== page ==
This is not the greatest movie but it taught me an invaluable lesson when I was a kid. It taught me something about the nature of racism. How blind and unreasonable it can all be. In this movie all these guys are buddy buddy until they find out that all along Brendan Fraser is a Jew. The fact that they were friends before hand proves they couldn’t tell a true difference between him and themselves. When they learn his heritage he is suddenly ostracized for no other reason than the religion he serves. Nothing in particular changed about the person but all of his friends suddenly found reasons to dislike him simply because he was a Jew.

When I saw this movie as a kid it marked a lesson for me because I could see how foolish the racist feelings of these boys really were. Until they found out he was a Jew he was practically the most popular among them. How swiftly and quickly their perceptions changed based on a ridiculous notion that he was suddenly different just amazed me. I don’t doubt the truth to it and believe that these very type of situations happened countless times throughout history. The movie itself is actually based on personal experiences by the writer Dick Wolf.

I don’t understand racism in general, the type of hate that poisons a man’s heart to that point. For me it shouldn’t matter what a person’s ethnicity is when you know the person and like them. All these guys we see in this movie rally around Brenden Fraser up till that secret changes everything. They knew the person, but hardened their hearts when they learned something they could have never figured out any other way besides being told. When you know a person for who they are, it shouldn’t matter what the color of their skin is, the God they pray to, or their sexual preference for that matter.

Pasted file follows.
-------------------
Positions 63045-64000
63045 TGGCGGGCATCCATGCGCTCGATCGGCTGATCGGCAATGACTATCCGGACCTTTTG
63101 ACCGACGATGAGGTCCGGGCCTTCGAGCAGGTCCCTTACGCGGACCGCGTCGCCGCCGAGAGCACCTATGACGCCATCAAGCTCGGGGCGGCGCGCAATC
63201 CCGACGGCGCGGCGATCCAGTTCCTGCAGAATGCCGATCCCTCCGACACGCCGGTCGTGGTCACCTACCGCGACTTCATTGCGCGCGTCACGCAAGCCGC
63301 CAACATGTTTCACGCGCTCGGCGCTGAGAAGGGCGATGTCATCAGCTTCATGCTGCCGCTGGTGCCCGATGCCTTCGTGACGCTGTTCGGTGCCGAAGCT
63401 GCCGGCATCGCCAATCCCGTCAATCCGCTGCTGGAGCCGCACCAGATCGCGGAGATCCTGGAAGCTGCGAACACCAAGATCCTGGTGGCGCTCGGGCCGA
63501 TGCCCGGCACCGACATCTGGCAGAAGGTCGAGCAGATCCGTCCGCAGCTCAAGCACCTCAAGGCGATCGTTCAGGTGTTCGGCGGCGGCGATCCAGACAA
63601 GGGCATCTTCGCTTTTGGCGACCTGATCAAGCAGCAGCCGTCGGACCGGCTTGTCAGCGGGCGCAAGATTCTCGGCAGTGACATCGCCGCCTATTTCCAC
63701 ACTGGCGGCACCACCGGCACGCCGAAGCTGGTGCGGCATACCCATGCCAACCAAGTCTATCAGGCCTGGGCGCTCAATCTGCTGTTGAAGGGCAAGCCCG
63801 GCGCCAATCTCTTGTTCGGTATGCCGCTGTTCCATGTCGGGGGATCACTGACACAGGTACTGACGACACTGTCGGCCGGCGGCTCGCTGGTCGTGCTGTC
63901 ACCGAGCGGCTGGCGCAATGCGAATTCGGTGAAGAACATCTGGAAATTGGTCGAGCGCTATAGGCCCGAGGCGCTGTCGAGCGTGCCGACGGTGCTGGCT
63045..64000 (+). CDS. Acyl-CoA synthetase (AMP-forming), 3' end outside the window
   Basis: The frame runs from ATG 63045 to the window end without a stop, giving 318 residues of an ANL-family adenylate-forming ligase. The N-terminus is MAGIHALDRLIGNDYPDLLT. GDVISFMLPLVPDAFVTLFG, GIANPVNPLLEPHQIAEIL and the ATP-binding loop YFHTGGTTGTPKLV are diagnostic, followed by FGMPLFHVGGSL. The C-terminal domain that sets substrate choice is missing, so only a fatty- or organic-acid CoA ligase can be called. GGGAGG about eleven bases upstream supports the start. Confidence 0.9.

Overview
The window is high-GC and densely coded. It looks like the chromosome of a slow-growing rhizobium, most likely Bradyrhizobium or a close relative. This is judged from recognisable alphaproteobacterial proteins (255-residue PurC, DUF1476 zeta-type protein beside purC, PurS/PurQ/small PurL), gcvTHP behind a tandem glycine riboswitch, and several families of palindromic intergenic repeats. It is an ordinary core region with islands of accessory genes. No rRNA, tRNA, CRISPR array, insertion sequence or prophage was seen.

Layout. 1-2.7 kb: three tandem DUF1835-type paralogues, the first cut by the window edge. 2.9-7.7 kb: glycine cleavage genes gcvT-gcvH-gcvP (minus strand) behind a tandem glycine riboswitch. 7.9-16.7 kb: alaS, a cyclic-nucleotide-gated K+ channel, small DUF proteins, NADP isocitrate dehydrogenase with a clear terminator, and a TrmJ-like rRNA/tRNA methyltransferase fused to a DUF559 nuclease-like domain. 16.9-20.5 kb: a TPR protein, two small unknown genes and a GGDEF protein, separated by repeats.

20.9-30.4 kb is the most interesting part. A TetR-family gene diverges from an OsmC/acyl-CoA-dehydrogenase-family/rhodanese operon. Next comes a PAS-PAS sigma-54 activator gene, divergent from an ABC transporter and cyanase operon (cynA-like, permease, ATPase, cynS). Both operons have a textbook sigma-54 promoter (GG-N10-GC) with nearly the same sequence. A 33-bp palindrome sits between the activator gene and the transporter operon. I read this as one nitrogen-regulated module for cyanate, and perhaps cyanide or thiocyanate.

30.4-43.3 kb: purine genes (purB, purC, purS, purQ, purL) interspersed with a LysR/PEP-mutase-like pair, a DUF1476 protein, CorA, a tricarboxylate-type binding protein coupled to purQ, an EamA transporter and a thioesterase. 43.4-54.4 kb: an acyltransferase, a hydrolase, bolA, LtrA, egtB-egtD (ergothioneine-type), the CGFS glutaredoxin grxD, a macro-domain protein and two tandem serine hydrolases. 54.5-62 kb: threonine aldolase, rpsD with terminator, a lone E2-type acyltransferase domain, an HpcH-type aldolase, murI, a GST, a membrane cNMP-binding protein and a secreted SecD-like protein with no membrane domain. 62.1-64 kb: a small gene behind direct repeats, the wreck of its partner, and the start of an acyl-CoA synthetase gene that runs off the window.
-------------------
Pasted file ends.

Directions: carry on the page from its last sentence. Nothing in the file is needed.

When I watch a movie like this I relate to the main character as he struggles with this change of heart from his friends. When he is suddenly all alone for no reason and treated differently it is something I can see, and I understand his plight. I don’t know how any racist person can watch a movie like this and not take something away from it. Movies like Crash, Mississippi BurningSchindler’s List, Monster’s Balland many others have the power to teach us something but despite how popular these movies are the message just never gets through to some people. It’s a sad and unfortunate thing that I feel is getting worse as opposed to better as time carries on.

As to this movie it’s not really anything special. It’s an interesting opportunity to look back at younger versions of actors like Matt Damon, Ben Affleck, Chris O’Donnell, and Brendan Fraser. At the time Fraser looked to be on his way to being big time leading man material but his career hit a huge roadblock years back and he has seemingly never recovered from it. When he became that silly guy everything went wrong for him because he was capable of more. He wasn’t bad in this movie but I don’t think he was very exceptional either. It’s funny to look back in hindsight when Matt Damon and Ben Affleck have reached the heights Fraser will simply never see.